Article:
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Economy, Business, Labor

Emeryville Measure C: Pushing for affordable housing

Wikimedia Commons
Emeryville as seen from the Hilton

Emeryville’s Measure C is a $50 million bond to fund affordable housing. It was put on the ballot by the Emeryville City Council by a unanimous vote.

It would tackle housing affordability in a number of ways: By building permanent supportive housing for people experiencing homelessness, buying existing housing and converting it to affordable housing, and providing first-time home loans to low and middle income households.




A coalition of neighborhood groups and housing advocates has raised almost $8,000 for the Measure C campaign.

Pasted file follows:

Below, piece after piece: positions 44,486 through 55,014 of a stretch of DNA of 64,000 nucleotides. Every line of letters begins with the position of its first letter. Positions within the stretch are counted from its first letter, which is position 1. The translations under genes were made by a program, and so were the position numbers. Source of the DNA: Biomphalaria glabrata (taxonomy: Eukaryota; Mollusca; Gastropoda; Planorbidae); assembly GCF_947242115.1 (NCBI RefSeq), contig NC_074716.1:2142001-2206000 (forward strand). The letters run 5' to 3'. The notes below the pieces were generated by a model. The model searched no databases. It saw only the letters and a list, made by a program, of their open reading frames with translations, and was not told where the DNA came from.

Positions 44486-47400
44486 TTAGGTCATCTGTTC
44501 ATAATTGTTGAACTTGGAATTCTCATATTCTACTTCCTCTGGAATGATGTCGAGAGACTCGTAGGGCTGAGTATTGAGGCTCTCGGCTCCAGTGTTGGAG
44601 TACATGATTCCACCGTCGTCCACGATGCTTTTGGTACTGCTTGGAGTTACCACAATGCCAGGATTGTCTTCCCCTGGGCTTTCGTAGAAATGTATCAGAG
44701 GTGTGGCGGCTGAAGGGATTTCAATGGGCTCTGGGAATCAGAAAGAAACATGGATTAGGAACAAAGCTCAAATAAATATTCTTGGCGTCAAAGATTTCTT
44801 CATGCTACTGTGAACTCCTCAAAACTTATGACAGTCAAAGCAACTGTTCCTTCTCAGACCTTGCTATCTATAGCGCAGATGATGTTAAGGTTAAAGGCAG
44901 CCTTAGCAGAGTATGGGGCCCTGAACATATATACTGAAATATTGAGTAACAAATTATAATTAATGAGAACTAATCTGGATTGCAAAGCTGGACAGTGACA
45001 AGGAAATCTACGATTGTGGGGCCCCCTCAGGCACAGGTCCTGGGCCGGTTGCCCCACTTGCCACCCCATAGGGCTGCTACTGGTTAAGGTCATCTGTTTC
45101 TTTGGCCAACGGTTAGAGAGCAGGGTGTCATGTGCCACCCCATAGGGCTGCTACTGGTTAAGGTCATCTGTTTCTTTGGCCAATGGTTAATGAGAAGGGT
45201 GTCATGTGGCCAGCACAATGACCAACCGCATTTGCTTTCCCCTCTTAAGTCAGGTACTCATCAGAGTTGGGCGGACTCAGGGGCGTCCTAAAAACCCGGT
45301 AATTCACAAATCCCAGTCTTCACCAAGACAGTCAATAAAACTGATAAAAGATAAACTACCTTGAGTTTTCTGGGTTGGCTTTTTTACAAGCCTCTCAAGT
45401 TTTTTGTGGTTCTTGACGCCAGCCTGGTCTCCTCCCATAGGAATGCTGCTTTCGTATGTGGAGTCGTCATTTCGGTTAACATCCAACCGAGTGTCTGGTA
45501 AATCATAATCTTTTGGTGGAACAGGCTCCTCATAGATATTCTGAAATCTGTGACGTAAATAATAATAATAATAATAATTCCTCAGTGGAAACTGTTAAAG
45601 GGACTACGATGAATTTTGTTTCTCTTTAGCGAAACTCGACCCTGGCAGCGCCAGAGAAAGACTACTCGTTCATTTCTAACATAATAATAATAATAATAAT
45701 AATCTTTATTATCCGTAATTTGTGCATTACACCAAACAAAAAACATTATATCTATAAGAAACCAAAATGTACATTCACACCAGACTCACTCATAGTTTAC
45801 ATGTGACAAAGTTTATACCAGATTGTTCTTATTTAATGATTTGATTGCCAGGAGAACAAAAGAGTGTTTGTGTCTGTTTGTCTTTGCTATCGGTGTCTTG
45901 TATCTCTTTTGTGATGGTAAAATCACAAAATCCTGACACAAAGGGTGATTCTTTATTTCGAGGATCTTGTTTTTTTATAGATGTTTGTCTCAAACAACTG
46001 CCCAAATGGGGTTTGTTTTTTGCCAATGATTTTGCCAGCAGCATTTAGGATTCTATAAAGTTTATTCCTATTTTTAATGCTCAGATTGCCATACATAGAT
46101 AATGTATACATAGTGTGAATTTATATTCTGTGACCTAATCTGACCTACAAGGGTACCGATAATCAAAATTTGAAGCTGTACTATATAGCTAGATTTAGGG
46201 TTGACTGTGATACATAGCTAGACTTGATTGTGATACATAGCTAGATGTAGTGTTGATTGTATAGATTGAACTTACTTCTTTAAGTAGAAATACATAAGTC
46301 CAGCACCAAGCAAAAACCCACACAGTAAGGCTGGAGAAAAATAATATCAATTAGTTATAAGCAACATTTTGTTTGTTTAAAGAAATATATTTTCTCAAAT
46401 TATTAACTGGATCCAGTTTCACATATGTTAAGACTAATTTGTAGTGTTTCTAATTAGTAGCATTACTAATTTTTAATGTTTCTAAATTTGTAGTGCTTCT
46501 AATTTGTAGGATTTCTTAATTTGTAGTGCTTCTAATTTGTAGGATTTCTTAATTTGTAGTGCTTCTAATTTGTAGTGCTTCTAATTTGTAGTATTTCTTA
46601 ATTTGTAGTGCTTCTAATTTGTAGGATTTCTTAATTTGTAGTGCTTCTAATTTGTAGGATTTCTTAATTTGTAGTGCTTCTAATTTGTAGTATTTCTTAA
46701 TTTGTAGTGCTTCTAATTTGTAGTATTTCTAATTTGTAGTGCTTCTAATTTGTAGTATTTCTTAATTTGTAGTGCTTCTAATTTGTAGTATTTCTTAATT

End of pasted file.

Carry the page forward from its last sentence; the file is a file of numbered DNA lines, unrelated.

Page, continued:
That’s not a lot of money. Probably because there’s no opposition campaign to beat. No one has raised money to formally oppose the initiative. The backers of the bond don’t know of any group that’s publicly opposed it.


But a $50 million bond is expensive — to pay it back plus interest, the city will have to tax property owners ... the rate is about $49 per $100,000 of assessed home value per year.




Bonds like that have failed in other cities. This is the first time Emeryville has tried it out.


It will have to get two-thirds of the vote to pass. And because homeowners tend to vote at higher rates than renters, that means two thirds of the vote from a population that disproportionately won’t benefit from the bond.




So if you want to put up $50 million to help low income people live in Emeryville, vote yes on Measure C.


If you don’t want homeowners to have to finance affordable housing, vote no.